Breast fibroblasts modulate early dissemination, tumorigenesis, and metastasis through alteration of extracellular matrix characteristics

TitleBreast fibroblasts modulate early dissemination, tumorigenesis, and metastasis through alteration of extracellular matrix characteristics
Publication TypeJournal Article
Year of Publication2013
AuthorsDumont N, Liu B, DeFilippis RAnna, Chang H, Rabban JT, Karnezis AN, Tjoe JA, Marx J, Parvin B, Tlsty TD
JournalNeoplasia
Volume15
Issue3
Pagination249-62
Date Published2013 Mar
ISSN1476-5586
KeywordsAnimals, Breast, Cell Line, Tumor, Cell Transformation, Neoplastic, Coculture Techniques, Epithelial Cells, Extracellular Matrix, Extracellular Signal-Regulated MAP Kinases, Female, Fibroblasts, Humans, Lung Neoplasms, Mammary Neoplasms, Experimental, Neoplasm Metastasis, Phenotype, Proto-Oncogene Proteins c-jun, rho GTP-Binding Proteins, Signal Transduction, Transforming Growth Factor beta
Abstract

A wealth of evidence has now demonstrated that the microenvironment in which a tumorigenic cell evolves is as critical to its evolution as the genetic mutations it accrues. However, there is still relatively little known about how signals from the microenvironment contribute to the early events in the progression to malignancy. To address this question, we used a premalignant mammary model to examine how fibroblasts, and the extracellular matrix (ECM) proteins they secrete, influence progression to malignancy. Their effect on metastatic malignant cells was also assessed for comparison. We found that carcinoma-associated fibroblasts, and the distinct aligned ECM they deposit, can cause both premalignant and malignant mammary epithelial cells to assume a mesenchymal morphology that is associated with increased dissemination and metastasis, while benign reduction mammoplasty fibroblasts favor the maintenance of an epithelial morphology and constrain early dissemination, tumor growth, and metastasis. Our results suggest that normalizing the organization of the ECM could be effective in limiting systemic dissemination and tumor growth.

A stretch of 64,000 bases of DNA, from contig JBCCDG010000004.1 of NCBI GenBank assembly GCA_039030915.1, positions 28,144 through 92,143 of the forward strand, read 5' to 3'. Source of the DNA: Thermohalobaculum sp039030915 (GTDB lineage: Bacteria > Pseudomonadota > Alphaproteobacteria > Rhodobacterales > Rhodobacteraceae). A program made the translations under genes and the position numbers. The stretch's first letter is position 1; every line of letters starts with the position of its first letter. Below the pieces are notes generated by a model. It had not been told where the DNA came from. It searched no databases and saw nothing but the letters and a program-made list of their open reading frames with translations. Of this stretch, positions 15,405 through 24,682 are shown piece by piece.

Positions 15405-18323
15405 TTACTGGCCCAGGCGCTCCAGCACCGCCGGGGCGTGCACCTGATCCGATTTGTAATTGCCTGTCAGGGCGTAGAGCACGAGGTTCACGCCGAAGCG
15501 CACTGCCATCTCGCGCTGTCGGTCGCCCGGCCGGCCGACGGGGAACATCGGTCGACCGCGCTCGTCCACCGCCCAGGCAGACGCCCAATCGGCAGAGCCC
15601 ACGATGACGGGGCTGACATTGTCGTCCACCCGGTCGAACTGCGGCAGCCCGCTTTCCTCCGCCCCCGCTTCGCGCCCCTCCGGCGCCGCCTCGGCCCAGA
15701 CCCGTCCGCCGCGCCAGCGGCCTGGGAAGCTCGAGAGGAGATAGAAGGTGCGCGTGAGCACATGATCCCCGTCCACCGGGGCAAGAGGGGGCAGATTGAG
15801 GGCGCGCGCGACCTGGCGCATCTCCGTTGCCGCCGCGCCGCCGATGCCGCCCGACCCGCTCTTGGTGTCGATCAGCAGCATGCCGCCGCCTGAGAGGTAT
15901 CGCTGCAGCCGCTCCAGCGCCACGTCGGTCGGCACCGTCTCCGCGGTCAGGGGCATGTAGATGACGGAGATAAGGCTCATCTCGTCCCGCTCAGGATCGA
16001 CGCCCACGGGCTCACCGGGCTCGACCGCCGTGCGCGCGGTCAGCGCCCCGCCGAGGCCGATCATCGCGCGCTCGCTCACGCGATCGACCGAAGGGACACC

Alternate JournalNeoplasia
PubMed ID23479504
PubMed Central IDPMC3593149
Grant ListNIH/NCI R01 CA097214 / CA / NCI NIH HHS / United States
NIH/NCI U54 CA143803 / CA / NCI NIH HHS / United States
P01 CA107584 / CA / NCI NIH HHS / United States
P01 CA107584 / CA / NCI NIH HHS / United States
R01 CA097214 / CA / NCI NIH HHS / United States
U54 CA143803 / CA / NCI NIH HHS / United States